NEWS & FEATURES
Have you heard the woofest mews?
Have you heard the woofest mews?
By 2030, the world is expected to have eradicated rabies for good.
The Global Alliance for Rabies Control (GARC) said the new target provides an annual marker to showcase progress at all levels – from the international to the community – towards every country’s rabies elimination efforts.
The Philippines aims to make the country completely rabies-fress by 2020.
Rabies: Zero by 30, the theme for World Rabies Day, 2017, is being supported by local veterinarians, many of whom went door-to-door in depressed areas where high cases of rabies were recorded.
Reuters reported that Filipino veterinarians, in partnership with the animal protection group Humane Society International (HSI), led the free mass vaccination drive using not just their syringes but also their smartphones to track areas of concern.
HSI launched the rabies tracker smartphone app that records rabies inoculations and geotags dogs by location as a way to control the disease.
The Bureau of Animal Industry placed the canine population in the Philippines at 10 million at least. The World Health Organization (WHO) said dogs without anti-rabies shots are the primary conduits (99 percent of cases) of the disease that spreads to humans.
The HSI said cases of rabies in the Philippines are among the highest globally, with at least 200 Filipino deaths from the disease annually, mainly due to dog bites. Despite this alarming figure, the Philippines was ranked by WHO as among the countries making “great strides” in fighting the disease.
DOGS in the country, especially the native Aspins, have reason to be hopeful this year as government agencies and partner institutions fighting the illegal trading of dog meat are hoping to have the national plan of action finalized early this year.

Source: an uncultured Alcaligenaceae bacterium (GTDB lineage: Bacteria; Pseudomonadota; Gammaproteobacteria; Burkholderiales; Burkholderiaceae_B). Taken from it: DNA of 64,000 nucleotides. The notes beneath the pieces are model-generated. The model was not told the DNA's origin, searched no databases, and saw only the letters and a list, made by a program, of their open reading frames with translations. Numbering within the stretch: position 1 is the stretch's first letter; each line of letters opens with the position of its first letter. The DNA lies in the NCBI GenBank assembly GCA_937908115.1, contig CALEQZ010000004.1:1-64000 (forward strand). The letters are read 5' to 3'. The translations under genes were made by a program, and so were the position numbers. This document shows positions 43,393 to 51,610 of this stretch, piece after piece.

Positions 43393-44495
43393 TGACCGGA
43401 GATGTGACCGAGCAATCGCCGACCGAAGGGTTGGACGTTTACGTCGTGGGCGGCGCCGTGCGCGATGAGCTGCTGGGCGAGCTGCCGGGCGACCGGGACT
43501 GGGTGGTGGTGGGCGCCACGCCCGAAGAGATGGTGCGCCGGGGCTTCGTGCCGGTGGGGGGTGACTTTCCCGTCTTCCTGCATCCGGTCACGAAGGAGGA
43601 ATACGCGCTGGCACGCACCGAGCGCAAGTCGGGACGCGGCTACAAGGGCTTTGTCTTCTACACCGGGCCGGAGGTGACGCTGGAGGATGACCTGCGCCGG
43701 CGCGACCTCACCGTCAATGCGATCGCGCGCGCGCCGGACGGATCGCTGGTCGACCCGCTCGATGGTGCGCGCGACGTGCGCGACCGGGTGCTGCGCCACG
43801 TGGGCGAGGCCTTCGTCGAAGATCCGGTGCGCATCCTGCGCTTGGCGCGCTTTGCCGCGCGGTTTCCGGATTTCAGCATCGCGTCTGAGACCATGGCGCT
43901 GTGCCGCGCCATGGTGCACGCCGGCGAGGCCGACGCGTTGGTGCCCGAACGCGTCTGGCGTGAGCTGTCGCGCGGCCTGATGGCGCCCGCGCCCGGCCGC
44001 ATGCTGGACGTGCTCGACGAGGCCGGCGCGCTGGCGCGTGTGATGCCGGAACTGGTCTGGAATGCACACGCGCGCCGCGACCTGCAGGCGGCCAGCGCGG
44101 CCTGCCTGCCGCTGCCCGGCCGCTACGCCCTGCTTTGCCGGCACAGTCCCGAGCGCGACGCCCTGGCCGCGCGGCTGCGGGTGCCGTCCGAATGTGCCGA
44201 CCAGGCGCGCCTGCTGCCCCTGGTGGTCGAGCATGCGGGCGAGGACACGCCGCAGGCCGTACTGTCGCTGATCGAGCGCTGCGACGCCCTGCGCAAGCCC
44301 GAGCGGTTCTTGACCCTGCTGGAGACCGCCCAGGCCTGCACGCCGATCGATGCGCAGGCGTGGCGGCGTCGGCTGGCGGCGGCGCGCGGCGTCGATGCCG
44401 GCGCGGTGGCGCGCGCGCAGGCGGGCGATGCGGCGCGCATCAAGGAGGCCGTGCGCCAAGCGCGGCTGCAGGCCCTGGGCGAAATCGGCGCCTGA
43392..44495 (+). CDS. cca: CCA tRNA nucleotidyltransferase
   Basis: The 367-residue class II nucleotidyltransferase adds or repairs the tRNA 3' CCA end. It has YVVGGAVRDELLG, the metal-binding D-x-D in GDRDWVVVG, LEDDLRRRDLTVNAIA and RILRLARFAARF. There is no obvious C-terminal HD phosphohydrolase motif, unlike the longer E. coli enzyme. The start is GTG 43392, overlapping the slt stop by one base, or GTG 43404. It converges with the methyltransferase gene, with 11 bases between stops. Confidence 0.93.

Launched last September, the National Plan of Action (NAPOA) to Eliminate the Trade of Dogs for Meat aims for a complete end to the nefarious dog meat trading which not only victimizes dogs but also endangers public health.
One of its immediate impacts would be on the apprehending and filing of cases against violators. The penalties will be based on the provision of the Animal Welfare Law which include a fine of up to P250,000 and six years imprisonment.
Armelo Mauro, training officer at the Animal Health and Welfare Division of the Department of Agriculture-Bureau of Animal Industry, told MetroPets that that plan's Implementing Rules and Regulations are now at the committee level for finalization.
He said, they have statistics that show a decline in dog meat trading around the country last year, thanks mainly to the efforts of NGOs who are at the forefront of the campaign against hot meat.
Mauro said they are also proactively informing the public about the dangers of eating hot meat from dogs, cats, deer and wild boar because these likely carry deadly bacteria and other contaminants.
Meanwhile, Mauro advises concerned citizens to photograph or film those who slaughter dogs and report them to the police and file an affidavit at the prosecution office.
By ALMA J. BUELVA
DINAGAT Islands was declared rabies-free province by the Department of Health and Department of Agriculture-Bureau of Animal Industry along with 10 other municipalities.